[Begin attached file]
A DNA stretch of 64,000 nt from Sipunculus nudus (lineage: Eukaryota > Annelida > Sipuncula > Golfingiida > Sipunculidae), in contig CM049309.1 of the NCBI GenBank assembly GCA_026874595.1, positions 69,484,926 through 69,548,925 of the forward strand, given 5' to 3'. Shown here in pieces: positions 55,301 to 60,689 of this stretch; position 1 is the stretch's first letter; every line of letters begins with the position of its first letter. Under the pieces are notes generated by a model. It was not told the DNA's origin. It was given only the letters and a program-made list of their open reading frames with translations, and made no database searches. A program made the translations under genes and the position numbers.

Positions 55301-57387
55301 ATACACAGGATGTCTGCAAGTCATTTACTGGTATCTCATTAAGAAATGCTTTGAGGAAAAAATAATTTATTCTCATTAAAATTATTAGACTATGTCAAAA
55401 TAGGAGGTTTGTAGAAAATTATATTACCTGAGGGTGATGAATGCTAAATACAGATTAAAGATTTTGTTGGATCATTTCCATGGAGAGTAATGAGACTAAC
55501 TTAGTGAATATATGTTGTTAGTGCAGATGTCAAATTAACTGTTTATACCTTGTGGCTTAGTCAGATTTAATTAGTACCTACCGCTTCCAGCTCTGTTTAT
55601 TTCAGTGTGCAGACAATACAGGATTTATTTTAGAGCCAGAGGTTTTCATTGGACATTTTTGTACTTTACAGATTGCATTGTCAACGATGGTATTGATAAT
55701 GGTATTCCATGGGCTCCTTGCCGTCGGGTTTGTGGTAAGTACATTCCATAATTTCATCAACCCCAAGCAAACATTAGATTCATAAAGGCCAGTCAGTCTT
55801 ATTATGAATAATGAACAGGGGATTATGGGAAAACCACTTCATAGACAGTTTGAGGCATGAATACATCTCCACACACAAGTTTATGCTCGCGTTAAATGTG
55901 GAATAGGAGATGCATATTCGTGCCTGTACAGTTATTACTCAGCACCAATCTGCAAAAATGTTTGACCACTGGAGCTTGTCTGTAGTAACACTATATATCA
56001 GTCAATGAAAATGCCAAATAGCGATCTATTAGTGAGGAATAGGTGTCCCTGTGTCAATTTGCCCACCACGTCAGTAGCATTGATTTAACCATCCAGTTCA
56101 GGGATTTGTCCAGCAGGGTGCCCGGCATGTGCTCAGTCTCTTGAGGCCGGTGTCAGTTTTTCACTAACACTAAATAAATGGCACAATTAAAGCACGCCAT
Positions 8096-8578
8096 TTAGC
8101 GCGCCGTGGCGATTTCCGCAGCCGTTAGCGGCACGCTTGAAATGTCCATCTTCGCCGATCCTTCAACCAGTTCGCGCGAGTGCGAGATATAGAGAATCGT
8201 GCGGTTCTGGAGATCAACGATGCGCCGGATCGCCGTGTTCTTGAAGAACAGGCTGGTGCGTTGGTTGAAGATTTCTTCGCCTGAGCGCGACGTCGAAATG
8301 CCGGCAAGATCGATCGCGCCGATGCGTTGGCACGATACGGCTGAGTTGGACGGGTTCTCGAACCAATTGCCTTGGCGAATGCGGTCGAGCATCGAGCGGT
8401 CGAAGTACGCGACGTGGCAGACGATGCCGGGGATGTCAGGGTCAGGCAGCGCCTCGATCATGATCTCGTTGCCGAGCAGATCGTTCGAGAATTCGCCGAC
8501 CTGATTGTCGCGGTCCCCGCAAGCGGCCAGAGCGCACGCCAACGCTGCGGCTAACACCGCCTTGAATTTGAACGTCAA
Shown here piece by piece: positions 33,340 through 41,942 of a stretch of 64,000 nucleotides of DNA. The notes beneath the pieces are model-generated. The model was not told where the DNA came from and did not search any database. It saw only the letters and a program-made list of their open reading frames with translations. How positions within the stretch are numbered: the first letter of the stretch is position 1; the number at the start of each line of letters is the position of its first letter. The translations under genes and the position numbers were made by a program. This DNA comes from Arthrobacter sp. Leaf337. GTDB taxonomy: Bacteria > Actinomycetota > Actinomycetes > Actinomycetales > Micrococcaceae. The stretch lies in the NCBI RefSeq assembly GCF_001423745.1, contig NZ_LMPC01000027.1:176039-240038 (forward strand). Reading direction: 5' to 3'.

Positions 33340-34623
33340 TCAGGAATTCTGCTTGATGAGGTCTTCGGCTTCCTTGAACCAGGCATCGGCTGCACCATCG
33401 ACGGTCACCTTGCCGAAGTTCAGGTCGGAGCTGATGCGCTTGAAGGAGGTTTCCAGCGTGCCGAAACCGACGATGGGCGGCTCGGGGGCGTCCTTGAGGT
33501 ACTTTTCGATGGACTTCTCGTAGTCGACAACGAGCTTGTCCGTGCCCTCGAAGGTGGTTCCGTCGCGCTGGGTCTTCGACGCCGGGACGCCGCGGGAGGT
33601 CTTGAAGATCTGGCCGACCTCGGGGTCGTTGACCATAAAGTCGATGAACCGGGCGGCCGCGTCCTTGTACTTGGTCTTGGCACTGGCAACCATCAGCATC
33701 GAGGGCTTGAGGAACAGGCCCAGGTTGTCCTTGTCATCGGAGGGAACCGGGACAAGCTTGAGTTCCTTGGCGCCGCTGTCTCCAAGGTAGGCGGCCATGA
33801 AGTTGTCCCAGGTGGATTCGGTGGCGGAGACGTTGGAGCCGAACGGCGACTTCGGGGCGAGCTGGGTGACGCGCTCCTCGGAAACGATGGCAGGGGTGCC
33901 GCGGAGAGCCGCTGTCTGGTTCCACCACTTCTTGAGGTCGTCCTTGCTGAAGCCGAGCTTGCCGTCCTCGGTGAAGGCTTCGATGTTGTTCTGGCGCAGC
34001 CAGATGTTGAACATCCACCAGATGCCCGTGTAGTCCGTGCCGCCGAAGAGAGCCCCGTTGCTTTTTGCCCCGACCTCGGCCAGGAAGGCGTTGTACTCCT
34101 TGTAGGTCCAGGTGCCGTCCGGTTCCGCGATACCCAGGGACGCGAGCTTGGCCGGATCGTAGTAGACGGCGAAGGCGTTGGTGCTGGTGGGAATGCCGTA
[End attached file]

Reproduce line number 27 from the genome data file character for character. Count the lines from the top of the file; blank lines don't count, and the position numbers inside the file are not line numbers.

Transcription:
33901 GCGGAGAGCCGCTGTCTGGTTCCACCACTTCTTGAGGTCGTCCTTGCTGAAGCCGAGCTTGCCGTCCTCGGTGAAGGCTTCGATGTTGTTCTGGCGCAGC